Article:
If the mortality from meningococcal disease is to be reduced by earlier treatment then parents need to know about the early signs of meningococcal disease. They are currently advised by the Department of Health to watch for the following: headache; fever; vomiting; neck stiffness; coma; photophobia; and lastly, rash.5 Headache and neck stiffness were rarely noticed by parents despite being present in 45% of cases. Information advising parents to look primarily for these features is misleading. A rash is a common feature of meningococcal disease3 and was often seen by parents. Information about the importance of a vasculitic rash in an ill child, and the need for urgent treatment, should be given to those most likely to notice the rash first—that is, parents. Anecdotal evidence suggests that this is effective.6 However, most child health booklets written for parents do not have a photograph of the meningococcal rash.7
Nearly half the children with meningococcal disease had been seen by a doctor but not admitted in the 48 hours before admission. This proportion is similar to that of other studies.8 When a doctor was first called the child often had non-specific signs, making the diagnosis extremely difficult. Twenty two (37%) children had a maculopapular rash. The presence of a maculopapular rash led to delays in diagnosis that may have contributed to two deaths. Similar cases have been reported from our hospitals and elsewhere.1 2 9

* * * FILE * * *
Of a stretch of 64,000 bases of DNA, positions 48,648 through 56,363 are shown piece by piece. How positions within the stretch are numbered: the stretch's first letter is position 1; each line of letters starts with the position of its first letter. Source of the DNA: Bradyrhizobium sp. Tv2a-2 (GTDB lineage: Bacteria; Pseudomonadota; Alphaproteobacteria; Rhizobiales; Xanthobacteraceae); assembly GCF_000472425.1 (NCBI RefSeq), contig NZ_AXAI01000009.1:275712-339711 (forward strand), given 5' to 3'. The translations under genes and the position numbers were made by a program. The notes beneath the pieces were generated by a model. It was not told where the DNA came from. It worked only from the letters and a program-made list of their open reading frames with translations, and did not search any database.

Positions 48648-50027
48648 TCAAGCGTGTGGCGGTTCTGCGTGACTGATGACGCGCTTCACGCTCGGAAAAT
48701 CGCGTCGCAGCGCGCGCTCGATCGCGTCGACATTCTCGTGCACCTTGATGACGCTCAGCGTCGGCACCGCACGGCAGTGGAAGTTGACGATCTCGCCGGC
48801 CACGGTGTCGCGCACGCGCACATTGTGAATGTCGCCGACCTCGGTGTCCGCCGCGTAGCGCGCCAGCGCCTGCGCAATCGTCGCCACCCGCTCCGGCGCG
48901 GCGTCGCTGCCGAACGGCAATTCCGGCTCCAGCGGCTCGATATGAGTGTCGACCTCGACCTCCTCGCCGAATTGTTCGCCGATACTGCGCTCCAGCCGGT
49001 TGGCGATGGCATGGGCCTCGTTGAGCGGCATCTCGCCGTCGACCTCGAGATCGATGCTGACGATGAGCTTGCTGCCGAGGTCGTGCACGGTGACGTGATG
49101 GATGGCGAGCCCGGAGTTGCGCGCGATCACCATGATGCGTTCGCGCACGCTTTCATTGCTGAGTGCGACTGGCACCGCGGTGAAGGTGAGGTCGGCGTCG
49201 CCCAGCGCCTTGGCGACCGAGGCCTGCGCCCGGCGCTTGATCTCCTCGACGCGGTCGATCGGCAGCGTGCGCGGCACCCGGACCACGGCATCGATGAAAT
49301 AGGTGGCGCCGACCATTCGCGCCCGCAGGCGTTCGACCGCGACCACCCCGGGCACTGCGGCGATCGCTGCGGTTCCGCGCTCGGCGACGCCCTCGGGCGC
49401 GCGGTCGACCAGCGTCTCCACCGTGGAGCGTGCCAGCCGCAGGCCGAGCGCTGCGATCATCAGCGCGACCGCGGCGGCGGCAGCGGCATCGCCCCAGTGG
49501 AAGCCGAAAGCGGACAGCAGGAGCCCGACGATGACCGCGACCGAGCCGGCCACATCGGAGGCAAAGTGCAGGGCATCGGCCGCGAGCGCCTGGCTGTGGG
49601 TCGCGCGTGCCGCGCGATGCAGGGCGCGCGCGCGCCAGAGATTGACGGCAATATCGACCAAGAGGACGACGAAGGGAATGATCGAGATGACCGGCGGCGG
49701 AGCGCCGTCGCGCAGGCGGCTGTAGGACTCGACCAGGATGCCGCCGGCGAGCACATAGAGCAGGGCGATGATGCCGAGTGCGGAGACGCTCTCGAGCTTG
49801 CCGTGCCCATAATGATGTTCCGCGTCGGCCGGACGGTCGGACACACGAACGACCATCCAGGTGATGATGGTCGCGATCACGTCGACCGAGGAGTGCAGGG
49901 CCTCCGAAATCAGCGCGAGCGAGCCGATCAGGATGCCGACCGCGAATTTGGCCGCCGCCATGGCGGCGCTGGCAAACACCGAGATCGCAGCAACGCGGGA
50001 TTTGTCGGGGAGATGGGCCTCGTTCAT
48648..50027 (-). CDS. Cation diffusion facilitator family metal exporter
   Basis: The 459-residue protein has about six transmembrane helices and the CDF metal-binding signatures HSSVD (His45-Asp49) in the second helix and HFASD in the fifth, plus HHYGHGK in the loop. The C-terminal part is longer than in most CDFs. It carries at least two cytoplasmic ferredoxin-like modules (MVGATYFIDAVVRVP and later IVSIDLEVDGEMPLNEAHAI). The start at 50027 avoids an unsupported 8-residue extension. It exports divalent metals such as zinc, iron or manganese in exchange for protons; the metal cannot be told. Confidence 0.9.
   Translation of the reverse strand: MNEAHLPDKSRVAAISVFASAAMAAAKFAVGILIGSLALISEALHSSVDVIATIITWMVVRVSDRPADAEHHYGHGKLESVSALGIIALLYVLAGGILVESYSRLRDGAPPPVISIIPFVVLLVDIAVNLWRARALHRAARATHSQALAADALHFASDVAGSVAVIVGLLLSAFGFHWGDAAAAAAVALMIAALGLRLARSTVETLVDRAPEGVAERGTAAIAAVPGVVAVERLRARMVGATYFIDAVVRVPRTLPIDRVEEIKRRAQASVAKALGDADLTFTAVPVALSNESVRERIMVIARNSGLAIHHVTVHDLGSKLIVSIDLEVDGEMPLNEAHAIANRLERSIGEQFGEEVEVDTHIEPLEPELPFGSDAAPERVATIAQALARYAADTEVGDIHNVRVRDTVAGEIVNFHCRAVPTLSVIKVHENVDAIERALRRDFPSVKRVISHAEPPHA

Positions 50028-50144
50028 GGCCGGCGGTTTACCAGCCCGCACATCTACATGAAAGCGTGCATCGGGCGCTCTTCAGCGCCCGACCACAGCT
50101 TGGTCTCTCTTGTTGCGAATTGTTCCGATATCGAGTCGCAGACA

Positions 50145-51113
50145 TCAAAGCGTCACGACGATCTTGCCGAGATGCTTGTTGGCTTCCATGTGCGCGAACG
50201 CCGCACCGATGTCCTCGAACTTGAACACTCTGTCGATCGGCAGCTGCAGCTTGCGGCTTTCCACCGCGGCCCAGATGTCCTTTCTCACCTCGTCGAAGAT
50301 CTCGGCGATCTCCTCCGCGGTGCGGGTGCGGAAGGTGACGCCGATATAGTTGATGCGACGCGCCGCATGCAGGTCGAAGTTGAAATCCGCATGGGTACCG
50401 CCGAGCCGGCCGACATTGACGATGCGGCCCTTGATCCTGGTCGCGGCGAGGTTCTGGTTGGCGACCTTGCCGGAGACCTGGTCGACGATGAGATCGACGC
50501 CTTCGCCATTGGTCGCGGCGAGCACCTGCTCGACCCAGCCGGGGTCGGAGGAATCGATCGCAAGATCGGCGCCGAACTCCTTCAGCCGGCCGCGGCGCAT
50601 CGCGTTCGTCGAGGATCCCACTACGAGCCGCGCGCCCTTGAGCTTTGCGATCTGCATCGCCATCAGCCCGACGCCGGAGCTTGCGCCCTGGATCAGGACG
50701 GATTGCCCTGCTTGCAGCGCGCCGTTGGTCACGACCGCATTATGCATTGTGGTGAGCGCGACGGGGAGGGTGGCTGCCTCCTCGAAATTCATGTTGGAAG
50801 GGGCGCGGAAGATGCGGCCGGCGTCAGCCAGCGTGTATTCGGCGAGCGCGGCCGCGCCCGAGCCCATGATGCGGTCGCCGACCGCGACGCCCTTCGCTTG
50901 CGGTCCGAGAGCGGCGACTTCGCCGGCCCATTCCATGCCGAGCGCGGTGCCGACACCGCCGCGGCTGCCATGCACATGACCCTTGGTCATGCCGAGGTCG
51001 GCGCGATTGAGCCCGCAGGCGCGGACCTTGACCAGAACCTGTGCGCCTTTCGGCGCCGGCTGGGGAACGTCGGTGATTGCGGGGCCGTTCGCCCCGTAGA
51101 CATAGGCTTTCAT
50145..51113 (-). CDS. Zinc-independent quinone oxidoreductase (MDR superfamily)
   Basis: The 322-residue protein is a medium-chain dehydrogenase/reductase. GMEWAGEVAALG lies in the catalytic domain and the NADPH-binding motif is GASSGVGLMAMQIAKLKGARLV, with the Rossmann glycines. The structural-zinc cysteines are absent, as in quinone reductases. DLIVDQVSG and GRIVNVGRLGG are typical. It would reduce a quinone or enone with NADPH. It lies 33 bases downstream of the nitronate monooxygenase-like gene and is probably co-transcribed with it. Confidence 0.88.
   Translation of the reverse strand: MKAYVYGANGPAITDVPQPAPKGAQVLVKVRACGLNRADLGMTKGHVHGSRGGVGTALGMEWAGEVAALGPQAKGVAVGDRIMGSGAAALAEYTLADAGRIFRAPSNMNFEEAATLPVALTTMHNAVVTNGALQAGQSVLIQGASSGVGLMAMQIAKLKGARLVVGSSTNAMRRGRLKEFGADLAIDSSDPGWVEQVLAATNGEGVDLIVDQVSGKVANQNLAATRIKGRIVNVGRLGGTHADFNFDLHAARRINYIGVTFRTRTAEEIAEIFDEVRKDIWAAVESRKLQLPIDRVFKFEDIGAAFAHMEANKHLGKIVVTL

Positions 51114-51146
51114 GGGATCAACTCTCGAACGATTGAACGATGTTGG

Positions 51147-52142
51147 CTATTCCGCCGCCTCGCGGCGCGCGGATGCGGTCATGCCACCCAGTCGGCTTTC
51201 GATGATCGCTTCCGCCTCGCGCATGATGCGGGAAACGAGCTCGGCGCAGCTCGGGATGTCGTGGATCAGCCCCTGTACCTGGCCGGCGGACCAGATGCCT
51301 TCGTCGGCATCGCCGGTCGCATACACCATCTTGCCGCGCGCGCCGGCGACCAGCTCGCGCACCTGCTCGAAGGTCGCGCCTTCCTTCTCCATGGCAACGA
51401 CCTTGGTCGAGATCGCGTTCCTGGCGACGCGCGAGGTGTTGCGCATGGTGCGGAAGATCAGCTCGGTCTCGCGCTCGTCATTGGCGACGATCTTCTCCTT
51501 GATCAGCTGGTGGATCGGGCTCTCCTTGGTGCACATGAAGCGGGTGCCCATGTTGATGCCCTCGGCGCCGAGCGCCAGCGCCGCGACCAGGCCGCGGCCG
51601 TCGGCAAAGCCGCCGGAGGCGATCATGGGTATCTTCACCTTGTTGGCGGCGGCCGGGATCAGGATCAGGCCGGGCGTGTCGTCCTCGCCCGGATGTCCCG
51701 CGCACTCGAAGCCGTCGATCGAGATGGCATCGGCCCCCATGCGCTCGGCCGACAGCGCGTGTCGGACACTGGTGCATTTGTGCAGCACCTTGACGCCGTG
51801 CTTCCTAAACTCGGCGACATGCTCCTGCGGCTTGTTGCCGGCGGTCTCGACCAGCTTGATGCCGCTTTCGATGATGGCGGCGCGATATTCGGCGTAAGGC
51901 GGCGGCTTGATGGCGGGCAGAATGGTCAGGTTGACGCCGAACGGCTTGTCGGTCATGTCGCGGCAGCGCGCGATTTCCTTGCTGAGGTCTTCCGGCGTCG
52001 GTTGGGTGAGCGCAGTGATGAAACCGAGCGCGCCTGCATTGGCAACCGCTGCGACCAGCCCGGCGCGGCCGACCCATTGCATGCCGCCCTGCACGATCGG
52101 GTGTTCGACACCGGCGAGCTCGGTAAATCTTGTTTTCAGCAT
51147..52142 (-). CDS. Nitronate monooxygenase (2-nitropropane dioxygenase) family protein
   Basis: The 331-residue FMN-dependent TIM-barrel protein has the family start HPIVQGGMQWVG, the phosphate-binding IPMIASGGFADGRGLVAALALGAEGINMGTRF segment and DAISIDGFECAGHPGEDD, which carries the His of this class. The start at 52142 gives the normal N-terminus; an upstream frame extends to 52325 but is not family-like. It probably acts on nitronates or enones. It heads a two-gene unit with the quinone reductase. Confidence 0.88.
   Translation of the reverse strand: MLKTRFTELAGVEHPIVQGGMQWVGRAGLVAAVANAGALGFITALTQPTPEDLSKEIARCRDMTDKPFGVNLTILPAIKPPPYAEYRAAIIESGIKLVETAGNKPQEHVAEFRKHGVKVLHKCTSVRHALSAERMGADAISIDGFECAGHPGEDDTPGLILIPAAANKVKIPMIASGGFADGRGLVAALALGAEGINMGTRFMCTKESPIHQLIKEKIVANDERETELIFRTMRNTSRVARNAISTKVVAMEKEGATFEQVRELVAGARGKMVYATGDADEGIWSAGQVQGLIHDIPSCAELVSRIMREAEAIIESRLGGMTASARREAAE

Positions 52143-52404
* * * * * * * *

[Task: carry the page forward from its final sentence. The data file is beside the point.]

When called to a child who is non-specifically unwell with fever, lethargy, or vomiting doctors should ask parents to call them again if the child later develops a rash or deteriorates rapidly. If such a child develops a maculopapular rash meningococcal disease still needs to be considered.
Preadmission parenteral penicillin was given to less than a third of children admitted by general practitioners. This is a similar proportion to that found in previous studies.10 11 The most important factor in whether children received preadmission penicillin was if the general practitioner diagnosed meningococcal disease rather than meningitis.
In conclusion, parents of children with meningococcal disease often recognise that their child is ill and seek medical advice during the early stages of the illness. At this stage the diagnosis cannot often be suspected clinically because children have non-specific symptoms. Subsequently most children develop a rash. Parents notice this rash and commonly seek medical advice because of it. They neither notice nor seek advice about the features of meningitis. Information about meningococcal disease for parents should thus focus on the rash of septicaemia and not on the signs of meningitis. Doctors may not recognise the maculopapular rash of meningococcal disease and are less likely to give immediate treatment if they diagnose “meningitis” rather than meningococcal disease.
The first doctor to see a child with meningococcal disease needs “knowledge out of proportion to their previous experience.”12 General practitioners and casualty officers need to be taught to recognise the rashes of meningococcal septicaemia and to give “on the spot” penicillin and not to delay treatment by looking for signs of meningitis.13
We thank our paediatric colleagues for allowing us to report on their patients, and the Johanne Holly Trust and Centocor BV for financial support.